As the Executive Director of Motley Zoo Animal Rescue, I see a lot of interesting things: I see the best of people and the worst. Another thing I see are fads and patterns when it comes to people’s desires- especially, in regards to people requesting service dogs. This is now as common now as every fifth application we review- which means many people need dogs with very specific personalities and traits. It is when they follow that up with “needing a puppy so we can be sure to get what we want”, that I begin to worry.
That thinking couldn’t be more inaccurate.
When people request a service dog, we know they typically don’t need a dog that will literally help get them around; to be their eyes or ears. What they are usually seeking however is an emotional support or therapy dog. What’s the difference? A lot!
A service dog is one which is trained specifically to detect medical conditions such as seizures, or perform tasks or duties for a physically disabled individual, such as a Seeing Eye dog for the blind. These dogs require more than 2 years of intense training and development.
Emotional support animals (EAS) however, are those whose job is to be themselves: a companion to those who are psychologically disabled from issues such as panic attacks, PTSD (post-traumatic stress disorder) or other debilitating mental challenges- ones that truly affect quality of life and day to day function.
A therapy dog on the other hand is a dog that is trained to provide comfort and therapy for someone- other than their owners- such as those dogs who visit the elderly in nursing homes or children in hospitals that need cheering up. There are also strict requirements for dogs to be registered as such.
Most people believe “dogs with jobs” as I collectively refer to them, are selected as puppies- but really, that couldn’t be further from the truth. While service dogs are selected for certain qualities as puppies, it can safely be said less than 50% of the puppies that start out as candidates, actually ever become one. But why? Especially with all that training?
Sometimes dogs don’t pass muster because of a health condition that develops, such as hip dysplasia- but most often it has nothing to do with training and everything to do with development (that is why one should get the supplies to care about the pet using helpful review always). It’s simply their personality: they didn’t grow up to be the dog needed to do that very specific job. Much of the two years spent training a true service dog is actually for evaluating their personalities- not just teaching them what they need to learn.
Expectation and reality differing is pretty much “no duh”, when it comes to children. Somehow though this is baffling when applied to puppies.
Everyone knows parents work hard to mold their children the way they’d like, but how often is the outcome the same as the parents’ exact hopes or expectations? Perhaps it’s the football player dad who played catch every weekend with his son growing up, but when the son gets older, he prefers tennis…or *gasp*, maybe no sports at all! Or the piano aficionado’s child who grows up to be in a heavy metal band instead of joining the orchestra. Parents accept- and really, expect- their children will not be everything they hope or dream.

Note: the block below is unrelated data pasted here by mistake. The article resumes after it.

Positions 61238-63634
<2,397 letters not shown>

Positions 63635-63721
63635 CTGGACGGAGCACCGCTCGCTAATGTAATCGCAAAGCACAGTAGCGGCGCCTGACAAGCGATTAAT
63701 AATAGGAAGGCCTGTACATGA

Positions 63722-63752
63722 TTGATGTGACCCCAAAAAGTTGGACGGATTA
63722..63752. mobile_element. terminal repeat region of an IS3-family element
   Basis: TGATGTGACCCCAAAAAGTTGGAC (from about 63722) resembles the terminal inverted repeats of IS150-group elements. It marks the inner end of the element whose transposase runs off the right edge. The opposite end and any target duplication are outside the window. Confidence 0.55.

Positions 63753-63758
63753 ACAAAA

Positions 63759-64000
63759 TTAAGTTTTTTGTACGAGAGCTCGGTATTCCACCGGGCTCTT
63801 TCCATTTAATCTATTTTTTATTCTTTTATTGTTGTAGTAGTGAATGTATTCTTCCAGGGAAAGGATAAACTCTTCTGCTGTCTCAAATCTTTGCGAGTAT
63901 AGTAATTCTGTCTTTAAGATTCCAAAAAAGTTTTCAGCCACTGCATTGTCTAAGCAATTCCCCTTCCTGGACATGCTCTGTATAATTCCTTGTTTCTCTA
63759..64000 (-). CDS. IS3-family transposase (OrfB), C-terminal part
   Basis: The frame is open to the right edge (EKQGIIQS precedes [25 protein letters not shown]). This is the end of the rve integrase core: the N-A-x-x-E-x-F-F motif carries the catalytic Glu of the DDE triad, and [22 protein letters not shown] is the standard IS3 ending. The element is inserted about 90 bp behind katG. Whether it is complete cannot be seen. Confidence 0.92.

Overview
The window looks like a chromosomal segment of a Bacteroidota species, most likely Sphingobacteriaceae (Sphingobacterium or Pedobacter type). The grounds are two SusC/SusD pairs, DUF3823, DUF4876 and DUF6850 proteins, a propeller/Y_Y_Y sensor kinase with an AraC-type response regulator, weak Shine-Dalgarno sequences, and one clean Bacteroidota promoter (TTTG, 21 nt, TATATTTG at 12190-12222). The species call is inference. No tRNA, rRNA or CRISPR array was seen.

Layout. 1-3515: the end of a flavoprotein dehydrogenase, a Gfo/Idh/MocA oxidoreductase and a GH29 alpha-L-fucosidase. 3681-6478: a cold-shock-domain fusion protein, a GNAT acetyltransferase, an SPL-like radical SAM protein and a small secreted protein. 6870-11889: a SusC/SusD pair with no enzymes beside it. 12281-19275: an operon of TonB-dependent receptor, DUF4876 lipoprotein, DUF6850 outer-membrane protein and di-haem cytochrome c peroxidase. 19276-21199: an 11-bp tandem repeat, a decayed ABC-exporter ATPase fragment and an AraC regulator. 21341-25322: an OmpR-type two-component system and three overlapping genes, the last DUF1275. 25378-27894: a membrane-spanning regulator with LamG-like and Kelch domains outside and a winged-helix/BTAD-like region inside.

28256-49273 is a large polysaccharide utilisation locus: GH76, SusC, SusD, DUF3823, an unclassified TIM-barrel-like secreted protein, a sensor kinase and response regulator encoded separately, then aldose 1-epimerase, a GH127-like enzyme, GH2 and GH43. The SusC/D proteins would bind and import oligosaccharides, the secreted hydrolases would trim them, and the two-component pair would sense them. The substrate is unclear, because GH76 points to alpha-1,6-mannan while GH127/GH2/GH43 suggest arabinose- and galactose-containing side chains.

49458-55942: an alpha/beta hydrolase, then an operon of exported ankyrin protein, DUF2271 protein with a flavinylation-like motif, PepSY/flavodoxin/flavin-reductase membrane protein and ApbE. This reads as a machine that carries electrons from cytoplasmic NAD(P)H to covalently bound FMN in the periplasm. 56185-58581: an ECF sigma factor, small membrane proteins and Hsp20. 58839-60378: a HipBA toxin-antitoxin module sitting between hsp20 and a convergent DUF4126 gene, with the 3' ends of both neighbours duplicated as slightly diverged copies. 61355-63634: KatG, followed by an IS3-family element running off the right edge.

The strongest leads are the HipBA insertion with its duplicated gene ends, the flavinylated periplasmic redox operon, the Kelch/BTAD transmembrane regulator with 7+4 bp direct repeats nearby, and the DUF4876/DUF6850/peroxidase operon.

Very likely, neither will a puppy.
When seeking a dog to fill the “dogs with job” role, it’s a gamble when it comes to puppies. If you choose one, be sure you are prepared to accept responsibility for the dog, indefinitely, no matter how they may turn out. Your desire for a loving companion must take precedence over your desire for them to develop a specific way. Otherwise, it is terribly unrealistic and a heavy burden to put on your puppy who just wants to have fun and be themselves- as dogs should be allowed to do!
However, with adult dogs, “what you see is what you get”- especially dogs with proven experience, such as those in foster homes; those surrendered for the many reasons that have nothing to do with behavior issues. The shelter animals you see today, were most likely a family’s beloved pet the day before- as opposed to terrorizing the neighborhood as many envision. These are dogs that could make great dogs with jobs with very little extra effort- they are already what you’d need! Certainly more adult rescue dogs could fill the role of EAS dogs than couldn’t- and many can pass the requirements needed to become therapy dogs in the community too.
When selecting a dog to perform a job, look at who they are as individuals- not simply breed or age, which are really irrelevant. Frankly, like fine wine, many dogs get better with age! Even seniors can make great therapy dogs because they are not youthful spazzes, flopping on the leash, peeing on the floor and play mouthing everyone’s hands! You can better count on them for reliable, consistent and most importantly, calm behavior required of dogs with jobs.
For a great example of a rescue-turned-therapy dog, check out “Ottis to the Rescue” on Facebook. The page features the adventures of Ottis- long-time foster brother to hundreds of dogs and his “sister”, Nikki, a 15 year old, deaf and blind Pomeranian who is making the most of her golden years as a therapy dog in retirement homes. Nikki is a great example of a rescued dog that was selected as a therapy dog for her “perfect” intrinsic qualities already- not a puppy that was forced into a role he or she is not capable of living up to.
If you’re interested in some first-hand experience and advice, check out our interview with Brooke Mallory, Ottis and Nikki’s mom, here.
jme is a featured blogger for FETCHPETCARE.com. There you can find great information about reliable, loving pet care services as well as great insight and advice from experts, so you can better care for your furry friend!